Maternal fat stores tend to be on the thighs, and some moms get a “pad” over their tailbone. This thigh-and-bottom region fat is not only normal, it has an important purpose. I discussed studies above that showed that these fat deposits build in the first and second trimester. They’re used in the third trimester, and during breastfeeding. This storage is very important to your body – they’re stores that help you keep up with the incredible energy requirement of both growing an unborn baby and of breastfeeding an infant.
Dr. Barbara Luke encourages mothers of multiples to use a tape measure to record their upper arm measurement each week during pregnancy. It stays about the same throughout the second half of pregnancy (even while you’re gaining weight)! I love this simple tip because it helps women anxious about weight gain to realize that their calories really are going to the baby and towards healthy maternal fat stores.
Extensive observational studies have been done in Third World regions as well as in First World countries that document the effects of low-calorie diets on fetal development. In both regions, babies born to mothers on low-calorie diets have lower birth weights and are more likely to have health problems (including heart disease, stroke, etc. in adulthood). Many moms dismiss these studies because they feel they’re not getting the kind of “famine” diet a mother in Africa may be getting – but the frightening reality is that restricted-calorie pregnancy diets in any country can impact a baby. It’s just not worth the risk (via American Journal of Clinical Nutrition; p. 45 The Nourishing Traditions Book of Baby & Child Care).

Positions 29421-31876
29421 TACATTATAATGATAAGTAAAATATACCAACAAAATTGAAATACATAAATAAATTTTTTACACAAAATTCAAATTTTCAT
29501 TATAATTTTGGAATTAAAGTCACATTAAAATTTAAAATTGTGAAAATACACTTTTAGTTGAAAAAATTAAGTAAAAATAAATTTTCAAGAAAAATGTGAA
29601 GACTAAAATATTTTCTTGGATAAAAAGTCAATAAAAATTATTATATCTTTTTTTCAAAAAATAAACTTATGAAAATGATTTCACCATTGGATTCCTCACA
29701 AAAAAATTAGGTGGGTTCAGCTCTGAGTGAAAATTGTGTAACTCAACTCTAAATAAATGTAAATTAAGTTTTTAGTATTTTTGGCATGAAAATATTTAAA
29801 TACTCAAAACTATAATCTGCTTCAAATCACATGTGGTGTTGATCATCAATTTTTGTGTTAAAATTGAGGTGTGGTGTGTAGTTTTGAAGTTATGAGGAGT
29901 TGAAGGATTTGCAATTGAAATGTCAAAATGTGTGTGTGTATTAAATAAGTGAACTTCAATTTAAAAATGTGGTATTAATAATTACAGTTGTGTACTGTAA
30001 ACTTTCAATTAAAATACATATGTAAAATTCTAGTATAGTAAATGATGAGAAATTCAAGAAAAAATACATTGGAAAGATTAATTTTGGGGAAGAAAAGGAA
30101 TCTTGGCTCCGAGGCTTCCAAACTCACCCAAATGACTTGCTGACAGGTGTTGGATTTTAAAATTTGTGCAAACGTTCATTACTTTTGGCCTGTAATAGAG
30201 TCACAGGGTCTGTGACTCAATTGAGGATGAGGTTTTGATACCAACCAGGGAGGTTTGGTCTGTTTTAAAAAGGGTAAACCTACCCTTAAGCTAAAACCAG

The normal maternal fat storage pattern and metabolic “slow-down” experienced during pregnancy and lactation also appear to completely “reset” after a mother weans her baby. In other words, as long as you breastfeed your baby, the normal metabolic changes of pregnancy (including fat storage) are reversed and your body resets to a healthy normal (study here).
It’s also important to look past the physical effects of fat consumption and consider the mental effects. It’s known that babies’ brains hoard DHA while in the womb, taking in up to 10x what the baby actually needs (p. 48 The Nourishing Traditions Book of Baby & Child Care)! This is good for your baby but may have negative effects on you. Your brain needs DHA too, especially for your own emotional well-being. Mothers who eat a diet low in fats may be pre-disposed to postpartum depression.
Fat soluble nutrients are important to your emotional well-being too, and if you’re not getting enough fat to provide those nutrients for your baby, you’re certainly not getting enough for your own brain and body. Lack of these nutrients can also prolong labor and impact how smoothly labor and birth move along (p. 46 The Nourishing Traditions Book of Baby & Child Care).